Sunday, August 28, 2016

Roasted Tomato and Garlic Soup

After much lamentation on the state of my green tomatoes, I am flooded with ripe red ones. Plums, Early Girls and Heirlooms lie in neat piles in baskets, on counter tops. Tomatoes are featured constantly at lunch and dinner. As I chop and puree, soup comes to mind. Bread bakes, and a sheet pan of tomato chunks and garlic roast alongside. A little olive oil and those roasted chunks are sauteed, charred bits and all. I squeeze soft garlic cloves into tomatoes along with chicken stock. In no time at all, tomatoes release their juices and my senses cloaked in essence of tomato. The blender does a fine job of pureeing the soup. I add a some milk. I drizzle some cream. Soup's up.

Serves 4

5-6 big Early Girls or Heirloom Tomatoes (or any big farmer's market ones)
1 head Garlic
2 tablespoons Olive Oil 
1 small Onion
1 Cinnamon stick
1 cup Chicken Stock 
1/2 teaspoon Kosher Salt 
1/4 teaspoon ground Black Pepper 
1/4 cup Milk
2 tablespoons Cream
Slivered Basil leaves

Heat oven to 400F.

Cut tomatoes into large wedges. Arrange them on a baking sheet.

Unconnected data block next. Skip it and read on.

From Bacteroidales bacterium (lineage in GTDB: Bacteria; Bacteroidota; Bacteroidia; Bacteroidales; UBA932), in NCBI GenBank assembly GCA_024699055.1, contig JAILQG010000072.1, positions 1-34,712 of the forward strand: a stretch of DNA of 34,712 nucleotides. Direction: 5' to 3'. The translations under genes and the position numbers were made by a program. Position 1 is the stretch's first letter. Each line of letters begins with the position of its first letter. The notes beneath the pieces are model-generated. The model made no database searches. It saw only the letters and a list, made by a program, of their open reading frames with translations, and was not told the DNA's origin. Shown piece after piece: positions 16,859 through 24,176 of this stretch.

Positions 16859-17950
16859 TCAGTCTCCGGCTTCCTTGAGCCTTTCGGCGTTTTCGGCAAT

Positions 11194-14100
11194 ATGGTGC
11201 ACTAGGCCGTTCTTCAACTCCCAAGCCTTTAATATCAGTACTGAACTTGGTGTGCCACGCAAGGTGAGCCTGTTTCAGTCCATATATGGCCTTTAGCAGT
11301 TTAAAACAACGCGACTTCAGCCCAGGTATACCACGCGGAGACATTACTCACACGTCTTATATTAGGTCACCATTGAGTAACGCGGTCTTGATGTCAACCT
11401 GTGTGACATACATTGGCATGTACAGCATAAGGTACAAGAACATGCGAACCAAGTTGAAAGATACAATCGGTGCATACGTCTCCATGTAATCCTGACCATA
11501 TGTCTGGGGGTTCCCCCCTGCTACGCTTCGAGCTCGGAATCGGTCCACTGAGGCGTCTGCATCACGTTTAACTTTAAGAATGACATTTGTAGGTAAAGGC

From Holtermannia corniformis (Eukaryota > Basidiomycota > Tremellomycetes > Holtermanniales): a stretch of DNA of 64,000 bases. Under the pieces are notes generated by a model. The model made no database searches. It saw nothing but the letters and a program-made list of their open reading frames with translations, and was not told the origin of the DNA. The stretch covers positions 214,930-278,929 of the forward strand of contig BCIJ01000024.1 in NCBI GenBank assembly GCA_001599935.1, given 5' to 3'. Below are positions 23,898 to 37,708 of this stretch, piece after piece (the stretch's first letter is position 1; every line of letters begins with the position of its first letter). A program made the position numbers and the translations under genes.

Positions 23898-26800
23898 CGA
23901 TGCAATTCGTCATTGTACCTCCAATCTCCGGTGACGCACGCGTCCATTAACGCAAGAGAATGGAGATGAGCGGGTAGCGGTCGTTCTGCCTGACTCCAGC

Slice the top of the garlic pod, exposing the cloves. Place the pod next to tomatoes.

Bake tomatoes and garlic for 20 minutes.

Turn broiler on high.

Broil tomatoes till you see skins are charred. Watch the tomatoes carefully. The tops should be singed brown.

Heat olive oil in a deep pan.

Chop onions into small chunks. Add to olive oil and saute till translucent.

Spoon roasted tomatoes into oil. Bring to boil smashing the pulp with a spoon.

Squeeze roasted garlic into tomatoes.

Add chicken stock, cinammon and seasonings. Stir. Cover with a lid and let tomatoes stew for 15 minutes on a low flame.

Remove from fire and cool for a few minutes.

Take the cinnamon stick out of the pan.

Blend tomatoes into a thick puree.

Return puree to pan. 

Place pan over low heat and add milk. Stir well to mix.  Cook for 5 minutes.

Pour soup into a bowl.

Swirl a little cream over the top.

Garnish with basil and serve.

Soup equates comfort. Knowing that it is made with homegrown produce adds deeper meaning. An acquaintance says that we should let farmers earn their living. I agree. Then again, the riot of tomatoes culled from my small patch, brings me 'abundant' joy!

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